Prepare for the Playoffs: An MIT Football Primer [UPDATED]

by Jay London on November 21, 2014 · 18 comments

in Athletics, Campus Culture, Events, In the News, Student Life


Co-captain Justin Wallace ’15 ran for 1,425 yards and 16 touchdowns in 2014. Images via DAPER.

Update: The MIT Engineers football team’s record-breaking season concluded on Saturday, November 29, with a 59-0 loss to Wesley College in the second round of the 2014 NCAA Division III Football Championship tournament. The 2014 team set a program record with 10 wins, won their first New England Football Conference (NEFC) title, made their first appearance in the NCAA tournament, and were ranked in the top 25 of the American Football Coaches Association poll for the first time.

For more information, read recaps of the Engineers’ second-round loss to Wesley and the team’s first-round win over Husson, which featured a last-second 38-yard field goal from Tucker Cheyne ’17 and a game-winning touchdown in overtime from wide receiver Seve Esparrago ’16.

MIT isn’t known as a sports powerhouse, but the Institute football team is receiving national attention. The undefeated Engineers (10-0), who play in the second round of NCAA tournament on Saturday, have been featured in the Wall Street JournalYahoo!, and ESPN.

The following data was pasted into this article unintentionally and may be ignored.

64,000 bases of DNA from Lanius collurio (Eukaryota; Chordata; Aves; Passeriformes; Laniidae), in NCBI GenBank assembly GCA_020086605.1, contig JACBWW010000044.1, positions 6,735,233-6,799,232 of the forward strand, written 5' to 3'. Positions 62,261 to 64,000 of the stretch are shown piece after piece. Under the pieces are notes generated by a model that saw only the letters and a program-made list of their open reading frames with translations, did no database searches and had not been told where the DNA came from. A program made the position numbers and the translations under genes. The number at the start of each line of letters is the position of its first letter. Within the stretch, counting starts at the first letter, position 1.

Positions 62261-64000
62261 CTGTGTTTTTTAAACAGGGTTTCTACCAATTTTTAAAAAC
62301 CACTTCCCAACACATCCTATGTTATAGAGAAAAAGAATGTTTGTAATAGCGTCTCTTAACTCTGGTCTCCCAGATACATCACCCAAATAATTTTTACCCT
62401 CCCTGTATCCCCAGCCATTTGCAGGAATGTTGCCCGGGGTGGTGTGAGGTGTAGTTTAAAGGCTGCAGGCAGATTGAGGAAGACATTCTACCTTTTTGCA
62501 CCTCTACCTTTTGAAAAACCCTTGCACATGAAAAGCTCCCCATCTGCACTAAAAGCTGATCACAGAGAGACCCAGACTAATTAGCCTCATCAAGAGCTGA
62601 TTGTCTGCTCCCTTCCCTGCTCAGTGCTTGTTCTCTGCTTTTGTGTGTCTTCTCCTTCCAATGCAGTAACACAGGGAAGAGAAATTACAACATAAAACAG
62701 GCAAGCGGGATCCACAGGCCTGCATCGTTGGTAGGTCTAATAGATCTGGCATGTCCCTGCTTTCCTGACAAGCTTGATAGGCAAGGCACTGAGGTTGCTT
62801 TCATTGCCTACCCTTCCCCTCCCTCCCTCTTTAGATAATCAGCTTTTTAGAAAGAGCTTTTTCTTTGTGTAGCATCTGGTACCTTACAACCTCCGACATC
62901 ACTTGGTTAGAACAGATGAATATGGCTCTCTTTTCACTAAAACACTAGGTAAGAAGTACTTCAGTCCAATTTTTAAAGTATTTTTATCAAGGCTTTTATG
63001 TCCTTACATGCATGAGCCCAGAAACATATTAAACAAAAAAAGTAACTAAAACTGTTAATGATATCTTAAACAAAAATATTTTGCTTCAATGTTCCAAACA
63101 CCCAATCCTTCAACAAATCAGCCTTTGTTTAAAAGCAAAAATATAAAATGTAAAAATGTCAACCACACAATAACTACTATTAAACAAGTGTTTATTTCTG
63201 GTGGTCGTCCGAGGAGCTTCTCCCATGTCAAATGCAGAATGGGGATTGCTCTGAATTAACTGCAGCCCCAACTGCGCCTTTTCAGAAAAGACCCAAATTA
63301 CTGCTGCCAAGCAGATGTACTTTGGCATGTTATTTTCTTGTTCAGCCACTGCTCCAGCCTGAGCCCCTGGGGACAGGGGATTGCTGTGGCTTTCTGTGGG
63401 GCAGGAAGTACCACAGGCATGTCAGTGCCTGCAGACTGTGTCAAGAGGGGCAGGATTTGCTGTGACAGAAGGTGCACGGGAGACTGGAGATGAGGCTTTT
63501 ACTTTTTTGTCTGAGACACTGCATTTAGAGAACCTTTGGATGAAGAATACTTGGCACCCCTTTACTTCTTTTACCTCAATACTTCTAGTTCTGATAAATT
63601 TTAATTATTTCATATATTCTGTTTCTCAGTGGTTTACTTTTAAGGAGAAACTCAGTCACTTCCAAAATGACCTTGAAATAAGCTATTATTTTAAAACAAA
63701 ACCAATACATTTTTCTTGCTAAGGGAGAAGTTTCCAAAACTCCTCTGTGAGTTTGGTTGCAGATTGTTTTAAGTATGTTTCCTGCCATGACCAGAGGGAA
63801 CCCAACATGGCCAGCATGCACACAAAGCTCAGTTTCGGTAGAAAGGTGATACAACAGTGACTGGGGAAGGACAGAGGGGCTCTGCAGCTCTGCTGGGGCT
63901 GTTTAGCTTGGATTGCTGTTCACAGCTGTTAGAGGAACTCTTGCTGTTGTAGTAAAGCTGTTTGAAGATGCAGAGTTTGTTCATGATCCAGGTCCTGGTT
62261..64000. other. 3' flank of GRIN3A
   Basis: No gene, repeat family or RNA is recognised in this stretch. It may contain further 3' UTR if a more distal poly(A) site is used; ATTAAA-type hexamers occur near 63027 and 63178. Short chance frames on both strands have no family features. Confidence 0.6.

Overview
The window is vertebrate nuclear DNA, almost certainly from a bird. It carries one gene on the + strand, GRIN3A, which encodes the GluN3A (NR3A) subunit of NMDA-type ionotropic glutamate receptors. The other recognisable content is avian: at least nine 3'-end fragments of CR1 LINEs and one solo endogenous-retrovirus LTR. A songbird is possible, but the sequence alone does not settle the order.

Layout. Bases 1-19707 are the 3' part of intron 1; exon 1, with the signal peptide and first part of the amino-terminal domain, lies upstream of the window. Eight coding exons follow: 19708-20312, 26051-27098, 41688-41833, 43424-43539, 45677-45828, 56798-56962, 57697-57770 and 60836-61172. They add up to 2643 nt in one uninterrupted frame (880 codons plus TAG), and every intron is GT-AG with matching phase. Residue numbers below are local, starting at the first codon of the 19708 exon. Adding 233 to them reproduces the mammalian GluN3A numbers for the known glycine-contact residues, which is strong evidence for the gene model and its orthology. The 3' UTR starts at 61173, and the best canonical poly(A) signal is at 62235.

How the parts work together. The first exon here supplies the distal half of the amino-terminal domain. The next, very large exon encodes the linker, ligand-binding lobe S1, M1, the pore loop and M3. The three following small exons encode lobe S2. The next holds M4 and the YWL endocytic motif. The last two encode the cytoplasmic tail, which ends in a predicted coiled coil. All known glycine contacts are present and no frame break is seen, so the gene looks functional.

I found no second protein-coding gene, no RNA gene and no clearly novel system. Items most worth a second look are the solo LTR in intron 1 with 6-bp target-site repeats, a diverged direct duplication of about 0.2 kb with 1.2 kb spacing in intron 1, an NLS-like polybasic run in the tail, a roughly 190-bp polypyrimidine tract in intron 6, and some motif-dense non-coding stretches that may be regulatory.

Are you new to—or a few years removed from—MIT football? No problem! Consider this a crib sheet on all things MIT football. You’ll be an Engineers expert before Saturday’s kickoff.

The game: MIT Engineers versus Wesley College Wolverines (10-1), NCAA Division III Football Championship tournament, second round.

Kickoff: Saturday, November 29, noon, Miller Stadium, Dover, Delaware. (If MIT wins, they will play the winner of Johns HopkinsHobart in the second round on Saturday, December 6.)

How to watch/listen:

Tailgate: Fans attending Saturday’s game are invited to an MIT alumni tailgate, beginning at 10:00 a.m., beneath a large MIT banner in the tailgating area near Miller Stadium. Beverages and snacks will be provided, and MIT fans and alumni are encouraged to wear Engineers gear. RSVP for the tailgate to see who else may be attending.

Social media: Follow the Alumni Association, MIT Athletics, and NCAA Division III football on Twitter. Share your excitement using the hashtags #GoTech and #NCAAD3.

The Team 


Co-captains Peter Williams ’15 (11) and Brad Goldsberry ’15 (21).

The 10-0 Engineers set a team record for wins and earned their first-ever New England Football Conference (NEFC) title. In their first NCAA playoff game in program history, MIT defeated host Husson University, 27-20, on November 22. The Engineers secured the victory thanks to Esparrago’s game-winning touchdown, plus key defensive plays from  Matt Iovino ’17 Anthony Emberley ’17, and Cameron Wagar ’15

Their regular seasons victories included a 34-29 win over Endicott, which gave the Engineers sole possession of first place, and a 35-34 win over Western New England, preserved by a blocked extra point by Emberley in the game’s final minute. While the undefeated seasons was unprecedented, the team’s success was not unexpected. 2014 was the Engineers’ third winning season in a row and last year’s team was featured in the Boston Globe.

Fifth-year Head Coach Chad Martinovich was selected as the NEFC Coach of the Year and a record 12 Engineers earned All-NEFC Honors, including Offensive Player of the Year Justin Wallace ’15, Offensive Lineman of the Year Elliot Tobin ’17, and Defensive Rookie of the Year Mitch Turley ’18. Eight more players were named to the All-NEFC first and second teams. [View the full roster.]